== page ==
Covid 19 coronavirus: Jacinda Ardern admits ‘holding my breath’ as Kiwis enjoyed summer
Prime Minister Jacinda Ardern is giving her first public address of the year, speaking to her caucus colleagues and media at Labour’s annual retreat in Nelson.
Ardern has kicked off Labour’s first caucus meeting of 2021 saying it was great to see everybody again after a decent break. The caucus is meeting in Nelson, with families.
She acknowledged that Covid-19 Response Minister Chris Hipkins has not quite had the same break as everybody else.
Ardern said it had taken her a while to “get into holiday mode”.
“This year it took me a little bit longer, and I think it’s because in hindsight I was slightly holding my breath,” she told Labour MPs.
“That was a mark of 2020. We wanted so much for New Zealanders to get the holiday they all deserved, yet we know with a virus it’s so hard to keep … the restriction-free living we have.
“That ongoing vigilance is going to be required for 2021 as much as 2020, and even more so.”
She said people were realising just how difficult it was to handle Covid-19 overseas, as various strains of the virus sprang up.
“We already had a level of standards and infection control inNew Zealand that was high.”
However, the changes in the virus had resulted in the Government introducing pre-departure testing as a further measure.
Ardern ran through the pre-departure testing rules, and the systems in place in the quarantine and MIQ facilities.
“Our job is to keep applying that vigilance in 2021. Our job is to get us through the worst health and economic crisis we have seen.”
She said it was the “year of the vaccine” – and that would take the entire year.
“Our goal has to be to get the management of Covid-19 similarly as we do for the flu.”
Covid-19 would not disappear, but the goal was to have an annual vaccination programme similar to the flu.
In the shorter term, the focus was on the border and MIQ workers. By mid-year she hoped to move to a broader vaccination programme among the public, followed by a further broadening later in the year.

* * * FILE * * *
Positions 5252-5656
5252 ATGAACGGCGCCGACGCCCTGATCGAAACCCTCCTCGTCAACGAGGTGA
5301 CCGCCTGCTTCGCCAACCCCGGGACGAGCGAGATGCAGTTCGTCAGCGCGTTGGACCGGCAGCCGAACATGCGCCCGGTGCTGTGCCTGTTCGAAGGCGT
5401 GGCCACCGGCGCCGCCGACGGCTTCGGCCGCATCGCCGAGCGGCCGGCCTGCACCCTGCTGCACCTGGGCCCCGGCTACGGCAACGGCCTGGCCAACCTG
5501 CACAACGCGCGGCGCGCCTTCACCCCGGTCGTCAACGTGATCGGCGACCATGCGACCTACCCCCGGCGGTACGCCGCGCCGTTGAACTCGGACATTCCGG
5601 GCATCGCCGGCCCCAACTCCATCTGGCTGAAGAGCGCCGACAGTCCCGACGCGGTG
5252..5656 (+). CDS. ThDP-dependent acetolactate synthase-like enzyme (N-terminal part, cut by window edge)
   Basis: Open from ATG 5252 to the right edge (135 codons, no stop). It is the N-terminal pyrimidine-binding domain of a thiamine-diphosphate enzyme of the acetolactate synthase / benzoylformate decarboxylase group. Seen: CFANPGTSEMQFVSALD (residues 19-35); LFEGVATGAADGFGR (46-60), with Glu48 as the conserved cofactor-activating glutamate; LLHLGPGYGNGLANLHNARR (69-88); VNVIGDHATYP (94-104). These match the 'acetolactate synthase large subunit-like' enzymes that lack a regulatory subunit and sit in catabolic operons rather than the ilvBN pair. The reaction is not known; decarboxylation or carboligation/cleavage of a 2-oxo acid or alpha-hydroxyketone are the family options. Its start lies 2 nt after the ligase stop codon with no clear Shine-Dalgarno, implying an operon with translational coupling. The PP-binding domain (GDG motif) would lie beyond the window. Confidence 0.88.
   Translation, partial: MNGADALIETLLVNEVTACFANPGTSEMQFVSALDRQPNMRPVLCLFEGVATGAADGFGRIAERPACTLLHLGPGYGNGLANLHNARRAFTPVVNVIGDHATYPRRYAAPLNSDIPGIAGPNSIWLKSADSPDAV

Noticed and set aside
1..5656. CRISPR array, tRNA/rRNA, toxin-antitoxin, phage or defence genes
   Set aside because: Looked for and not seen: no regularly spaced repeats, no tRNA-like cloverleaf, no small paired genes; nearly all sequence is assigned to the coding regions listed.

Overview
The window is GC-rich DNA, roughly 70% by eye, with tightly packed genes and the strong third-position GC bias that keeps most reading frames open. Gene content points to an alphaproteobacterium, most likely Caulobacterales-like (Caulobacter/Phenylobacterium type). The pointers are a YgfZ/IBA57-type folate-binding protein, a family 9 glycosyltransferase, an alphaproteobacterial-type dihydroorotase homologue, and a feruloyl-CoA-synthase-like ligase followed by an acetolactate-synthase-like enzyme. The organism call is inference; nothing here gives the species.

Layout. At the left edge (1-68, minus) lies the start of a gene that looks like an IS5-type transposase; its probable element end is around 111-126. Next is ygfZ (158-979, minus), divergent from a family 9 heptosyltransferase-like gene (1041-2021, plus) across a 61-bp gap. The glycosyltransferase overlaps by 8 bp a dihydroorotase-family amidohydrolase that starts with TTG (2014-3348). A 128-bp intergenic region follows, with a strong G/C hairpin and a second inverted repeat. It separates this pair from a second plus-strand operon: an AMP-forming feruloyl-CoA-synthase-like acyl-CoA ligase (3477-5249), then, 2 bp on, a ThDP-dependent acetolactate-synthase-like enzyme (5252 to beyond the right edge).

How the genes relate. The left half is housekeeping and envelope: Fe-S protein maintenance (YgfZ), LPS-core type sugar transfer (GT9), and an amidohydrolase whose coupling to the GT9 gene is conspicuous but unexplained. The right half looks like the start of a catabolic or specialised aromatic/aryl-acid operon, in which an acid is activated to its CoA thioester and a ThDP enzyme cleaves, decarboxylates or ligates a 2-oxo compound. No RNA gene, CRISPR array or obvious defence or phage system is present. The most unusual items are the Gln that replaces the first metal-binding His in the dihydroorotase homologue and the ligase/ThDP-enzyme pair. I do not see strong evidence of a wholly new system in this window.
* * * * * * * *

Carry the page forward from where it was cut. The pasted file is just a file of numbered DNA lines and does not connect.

However, Covid-19 was not the only focus.
“While our focus on Covid will be constant, we all know the reason we came into politics were many reasons we didn’t encounter last year.”
She said she did not want the other challenges to be “a bit part” of the Labour Government’s programme – referring to housing, the environment, the climate and children.
Ardern said the economy was a big priority: “The recovery has even surprised many of us. It has been exceptional. But that has been by design.”
The reason for going “hard and early” was to help ensure the economy could recover fast.
She would set out Labour’s housing policy later today. “We have a rolling agenda addressing the action that is required to make sure we fulfil the carbon budgets that will be coming our way later this year.”
“None of us want those issues we feel so strongly about top be sidelined by the pandemic. So our job is to ensure we stay on top of it, along with the team of five million.”
Today’s speech comes as Ardern this morning promised to fix New Zealand’s housing crisis.
She unveiled new details of her Government’s state housing plan, specifically the regions which will benefit from the Government’s state housing plans.
The big winners are Northland, Hamilton, Bay of Plenty, Gisborne, Napier, Hastings, Palmerston North and Whanganui.
Details as to how the 8000 will be split between these regions will be unveiled at a later date.
Her address to Labour’s caucus marks the start of Labour’s annual caucus meeting, this year held in Nelson.
The retreat is usually held at Brackenridge in Martinborough but, according to the party’s Chief Whip Kieran McAnulty, Labour’s caucus is too big to fit in that venue.
The summer annual retreat is how both major political parties start the year – it’s usually the first opportunity party leaders have to set out their agendas.
As well as her speech this morning, Ardern will later today front a press conference with her Housing Minister, Megan Woods.
Ardern is likely to be asked about the inauguration of income US President, Joe Biden.
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